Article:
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Haunted Mansion (12A)

Director: Justin Simien
Screenplay: Katie Dippold

Starring: LaKeith Stanfield, Rosario Dawson, Owen Wilson

Review: RJ Bland

To be a little reductive, there are two ways in which people become horror nuts. The first method is perhaps the most common; being dropped in at the deep end. This usually involves being a pre-teen and watching something wildly unsuitable. Maybe you had an older sibling that let you watch A Nightmare on Elm Street when you were nine when they were babysitting you? Or perhaps you sneakily recorded The Exorcist when it was on at 1am on a VHS tape and then watched it when you parents were out the next day. Quite often these experiences lead to some kind of soft trauma. I couldn’t sleep for weeks after watching Ghostwatch (1992) at the age of 8. However, it can also ignite a burning desire to repeat the experience, to get that same rush of adrenaline. Now if we’re sticking with swimming pool analogies, the other method is to let the kid swim around in the kiddie’s pool for a bit, rather than chucking them straight into deep water. It’s probably the most responsible method to be frank and thankfully there have always been films that have offered a taste of horror but have encased it in something a bit more family friendly. These are quite often referred to as gateway horrors. On the more adult side of this little sub-genre sit films like Gremlins (1984) and The Gate (1987) and at the other end you have stuff like Ghostbusters (1984) and Goosebumps (2015). Disney’s latest feature, Haunted Mansion, is the latest film vying to join the gang.


Ben (LaKeith Stanfield) is a recently widowed inventor whose life has fallen to pieces since the loss of his wife. In the years following her death, he put all his energy into developing a special camera that can photograph spirits. Whilst the camera appears to be technically sound, he’s had no luck capturing any spooks on it though. When we join him in the present day, he’s given up his promising career and has become bitter and reclusive, instead earning just enough money conducting walking tours around New Orleans. One day he receives a visit from a rather unorthodox priest named Father Kent (Owen Wilson). Kent asks Ben to help him with a case he is working on. A woman named Gabbie (Rosario Dawson) and her young son are convinced that the huge creepy mansion they’ve just moved into is haunted by numerous entities. Kent wants Ben to pay them a visit and take some snaps with his fancy camera. Ben has no interest until Kent tells him how much money he’ll earn for the one-off visit. Ben agrees to head out to the mansion but when he gets there, Gabbie warns him that his life will change once he steps into the house. Ben scoffs at the idea but sure enough, his world is soon turned upside down…


Haunted Mansion is based on the famous Disney ride of the same name (well nearly, it’s called The Haunted Mansion). It’s been running for over 50 years now and fans will already know that we already had a movie adaptation of the ride back in 2003, starring Eddie Murphy and produced by Disney. That was a bit of a mixed bag to say the least so it’s not a huge surprise that Disney decided to reboot it. Now we haven’t had the pleasure of experiencing the actual ride itself so can in no way comment on just how successful Justin Simien’s update is at capturing that vibe but we can say that it’s a perfectly entertaining way to spend a couple of hours this summer if you’re looking for something light and frothy.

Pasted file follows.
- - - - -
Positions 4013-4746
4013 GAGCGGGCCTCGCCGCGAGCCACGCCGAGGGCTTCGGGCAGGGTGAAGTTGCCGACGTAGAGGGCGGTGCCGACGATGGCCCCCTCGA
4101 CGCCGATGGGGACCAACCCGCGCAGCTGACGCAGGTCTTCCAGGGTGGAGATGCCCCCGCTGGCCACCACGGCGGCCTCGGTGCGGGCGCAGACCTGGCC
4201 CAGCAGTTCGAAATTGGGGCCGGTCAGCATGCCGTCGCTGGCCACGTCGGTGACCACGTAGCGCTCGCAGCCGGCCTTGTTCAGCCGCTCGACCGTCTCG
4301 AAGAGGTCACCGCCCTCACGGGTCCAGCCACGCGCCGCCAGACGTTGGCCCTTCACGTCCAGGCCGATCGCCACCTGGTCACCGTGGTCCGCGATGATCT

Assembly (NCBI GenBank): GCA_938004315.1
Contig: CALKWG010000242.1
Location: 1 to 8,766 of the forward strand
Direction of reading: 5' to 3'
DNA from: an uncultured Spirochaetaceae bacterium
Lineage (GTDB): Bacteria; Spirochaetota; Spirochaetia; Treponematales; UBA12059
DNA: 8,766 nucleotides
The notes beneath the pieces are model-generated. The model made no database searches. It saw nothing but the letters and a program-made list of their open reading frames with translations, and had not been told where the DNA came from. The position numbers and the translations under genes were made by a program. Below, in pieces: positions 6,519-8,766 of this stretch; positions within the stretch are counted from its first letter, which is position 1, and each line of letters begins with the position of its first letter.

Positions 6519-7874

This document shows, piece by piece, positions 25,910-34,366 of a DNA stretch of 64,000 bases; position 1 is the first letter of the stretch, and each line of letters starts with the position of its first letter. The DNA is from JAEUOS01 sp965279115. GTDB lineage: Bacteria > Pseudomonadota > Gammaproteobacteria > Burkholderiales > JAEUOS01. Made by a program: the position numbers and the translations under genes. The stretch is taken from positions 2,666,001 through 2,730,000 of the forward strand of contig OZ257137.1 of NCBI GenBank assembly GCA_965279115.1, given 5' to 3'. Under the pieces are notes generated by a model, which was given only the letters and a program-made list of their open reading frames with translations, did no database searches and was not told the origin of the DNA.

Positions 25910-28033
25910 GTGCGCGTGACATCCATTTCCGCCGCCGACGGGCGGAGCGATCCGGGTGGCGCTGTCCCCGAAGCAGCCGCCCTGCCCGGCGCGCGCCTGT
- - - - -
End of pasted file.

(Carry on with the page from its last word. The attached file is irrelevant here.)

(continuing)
The plot itself is rather inconsequential and at times, a bit vague. There are a lot of characters in Haunted Mansion and a plenty of ghosts too, the result of which is a narrative that sometimes goes a bit wayward. But most viewers are not going to be here for a gripping, twisty, tense narrative. This is a kids movie after all. Instead, it relies on its quirky characters (and a great cast) to do much of the heavy lifting. LaKeith Stanfield’s Ben is the cynical set of eyes needed to keep the whole thing from descending into absolute farce too soon. Wilson offers his usual irreverent brand of comedy and Danny DeVito injects some madcap energy. Rosario Dawson and her son are sort of playing it straight whilst Jamie Lee Curtis is absolutely not and is as ostentatious as you’d expect as the medium who has been trapped inside a crystal ball for hundreds of years. This kooky collection of characters are fun to be around for sure, but there’s probably one too many of them for us to really get to know any of them.


Tonally, it generally gets things right. Sure, it’s predominantly an adventure comedy but there are some nice spooky visuals, and the general aesthetic of the mansion is pure gothic horror. And as it’s a Disney film, we obviously get a bit of focus on themes like tragedy and loss and grief. To the film’s credit, these scenes are not overblown and are handled carefully and sensitively. Haunted Mansion may be a family romp, but it’s got a bit of heart underneath its glossy façade. Will you remember it in five years? Probably not. But it’s a fun and undemanding watch on a summer afternoon.

Although it doesn’t bring anything particularly new or exciting to gateway horror, Haunted Mansion manages to hit the right comedic and horror notes and makes for a satisfyingly enjoyable ride.
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